New Federal Regulations for All Retirement Accounts (Including IRAs)
By Richard Del Monte
The Department of Labor (DOL) has issued sweeping changes to how advisors can interact with owners of retirement accounts in the U.S.A.
The regulations, which take effect on April 10, 2017, provide new protections for consumers against advisors who receive transaction-based commissions and have conflicts of interest that they have previously not been required to disclose to their customers.
The regulations require every advisor to a retirement account, including 401(k)s, 403(b)s, IRAs, SEPs, and even Health Savings Accounts, to:
- Acknowledge their fiduciary status with respect to investment advice to the Retirement Investor,
- Adhere to “Impartial Conduct Standards” which requires the fiduciary advisor to:
- Give advice that is in the Retirement Investor’s Best Interest;
- Charge no more than “reasonable compensation”; and
- Make no misleading statements about investment transactions, compensation, and conflicts of interest
- Implement policies and procedures reasonably and prudently designed to prevent violations of the Impartial Conduct Standards
Getting these regulations put into place has caused a battle royale between government and their allies (including the Registered Investment Advisory community which our firm is a member of) and the brokerage and commission-sales community. The commission folks have not wanted to be held to this higher legal standard of fiduciary care, because they would no longer be able to justify selling investments to retirement plan clients, including variable annuities, equity index annuities, illiquid real estate investments, or high commission-paying mutual funds.
What is really brilliant about this new rule is that the government doesn’t actually specify what can or cannot be sold or recommended to retirement clients. Instead, it just has to be able to survive a legal challenge in court by any client or class of clients. This gets the DOL and the IRS out of the nit-picking rule making business and just says to financial services companies, “If you want to sell it, you had better be able to justify it in court.” The penalties for not passing muster in court are that the entire firm risks being put out of business if they lose a suit and the judgements are too high.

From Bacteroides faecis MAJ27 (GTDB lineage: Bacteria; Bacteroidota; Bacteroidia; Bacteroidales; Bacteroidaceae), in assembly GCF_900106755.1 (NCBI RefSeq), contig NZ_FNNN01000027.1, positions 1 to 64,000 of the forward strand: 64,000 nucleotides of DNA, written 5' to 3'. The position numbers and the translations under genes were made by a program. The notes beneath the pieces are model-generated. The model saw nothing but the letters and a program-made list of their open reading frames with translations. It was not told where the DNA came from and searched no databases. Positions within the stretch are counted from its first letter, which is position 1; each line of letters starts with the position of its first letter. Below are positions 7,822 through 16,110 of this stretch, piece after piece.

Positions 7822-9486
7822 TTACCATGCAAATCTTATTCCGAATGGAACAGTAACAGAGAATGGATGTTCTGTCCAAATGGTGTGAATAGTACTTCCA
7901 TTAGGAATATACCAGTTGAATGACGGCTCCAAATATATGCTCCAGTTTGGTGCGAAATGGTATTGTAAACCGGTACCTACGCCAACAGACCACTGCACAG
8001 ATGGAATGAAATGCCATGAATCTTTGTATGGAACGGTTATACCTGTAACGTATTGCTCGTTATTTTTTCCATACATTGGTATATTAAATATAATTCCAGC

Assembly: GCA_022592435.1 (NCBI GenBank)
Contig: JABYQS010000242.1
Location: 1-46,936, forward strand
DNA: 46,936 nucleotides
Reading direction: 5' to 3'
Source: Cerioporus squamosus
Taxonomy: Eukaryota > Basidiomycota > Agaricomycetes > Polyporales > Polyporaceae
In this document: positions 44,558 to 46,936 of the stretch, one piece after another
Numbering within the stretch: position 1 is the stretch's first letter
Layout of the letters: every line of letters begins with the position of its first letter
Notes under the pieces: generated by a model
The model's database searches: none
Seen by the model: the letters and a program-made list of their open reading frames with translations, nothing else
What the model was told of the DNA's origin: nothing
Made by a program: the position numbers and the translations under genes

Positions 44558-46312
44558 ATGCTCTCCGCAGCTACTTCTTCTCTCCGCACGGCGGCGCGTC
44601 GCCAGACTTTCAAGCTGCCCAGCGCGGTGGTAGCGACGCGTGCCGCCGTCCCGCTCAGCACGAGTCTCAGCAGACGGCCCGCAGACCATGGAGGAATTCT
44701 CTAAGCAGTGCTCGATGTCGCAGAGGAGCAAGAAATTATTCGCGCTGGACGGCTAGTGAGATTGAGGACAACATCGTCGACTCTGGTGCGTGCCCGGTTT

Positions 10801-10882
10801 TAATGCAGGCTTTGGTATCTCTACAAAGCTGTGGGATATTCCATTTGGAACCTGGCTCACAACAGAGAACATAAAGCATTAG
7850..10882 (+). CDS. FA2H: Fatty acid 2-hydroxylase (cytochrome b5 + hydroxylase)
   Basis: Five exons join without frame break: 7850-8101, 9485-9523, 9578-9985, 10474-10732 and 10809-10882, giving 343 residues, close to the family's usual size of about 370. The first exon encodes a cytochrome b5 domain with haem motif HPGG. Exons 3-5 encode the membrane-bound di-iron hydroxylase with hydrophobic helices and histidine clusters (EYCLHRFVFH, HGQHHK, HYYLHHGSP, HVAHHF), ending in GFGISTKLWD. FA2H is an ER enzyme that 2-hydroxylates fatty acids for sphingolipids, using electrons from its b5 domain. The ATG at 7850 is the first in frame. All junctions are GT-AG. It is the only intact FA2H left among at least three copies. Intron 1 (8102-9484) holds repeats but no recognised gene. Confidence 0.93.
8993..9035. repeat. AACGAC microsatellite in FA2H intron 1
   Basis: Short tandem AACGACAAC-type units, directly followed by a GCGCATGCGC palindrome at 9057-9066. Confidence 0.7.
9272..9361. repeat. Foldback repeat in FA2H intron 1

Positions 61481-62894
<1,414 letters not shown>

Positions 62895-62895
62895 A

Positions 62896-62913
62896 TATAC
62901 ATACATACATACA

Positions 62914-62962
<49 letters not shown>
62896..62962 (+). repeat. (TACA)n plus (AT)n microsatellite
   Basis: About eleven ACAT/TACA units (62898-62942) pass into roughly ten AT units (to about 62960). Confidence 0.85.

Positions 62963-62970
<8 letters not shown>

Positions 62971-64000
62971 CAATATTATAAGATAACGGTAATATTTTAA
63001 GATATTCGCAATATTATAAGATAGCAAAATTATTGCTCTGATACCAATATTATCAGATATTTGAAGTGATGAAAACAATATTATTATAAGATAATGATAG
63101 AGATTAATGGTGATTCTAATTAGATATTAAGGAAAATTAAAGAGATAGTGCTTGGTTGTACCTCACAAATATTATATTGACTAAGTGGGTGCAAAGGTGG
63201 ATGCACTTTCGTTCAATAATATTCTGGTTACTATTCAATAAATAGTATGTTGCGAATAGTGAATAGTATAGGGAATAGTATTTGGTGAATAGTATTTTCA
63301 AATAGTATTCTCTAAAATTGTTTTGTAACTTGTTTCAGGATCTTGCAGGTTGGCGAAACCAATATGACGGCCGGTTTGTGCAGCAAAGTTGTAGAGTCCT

Why should you care? This is probably going to be the proverbial canary in the mineshaft for the entire financial advice industry in this country. Can you imagine in a few years people putting up with their retirement accounts having to be managed and advised with one very high standard of care, while at the same time unscrupulous advisors are still able to peddle their garbage investment products to clients in their taxable, non-retirement accounts? We are hoping that within five years, the entire industry switches to the new “client’s best interests” level of care.
For Del Monte Group, since we already operate at or above this new high fiduciary standard of care, the changes that will be imposed on us, and by extension, you as our client, appear to be very minimal. We will be including some additional new language in our advisory contracts and there will probably be an additional form or two for new clients to sign. These new DOL rules are meant to move advisors to where we have already been for many years now, and this is why the regs don’t appear to have much impact on our business. You have chosen your advisor wisely!
Please let us know if you have any questions about these new regulations.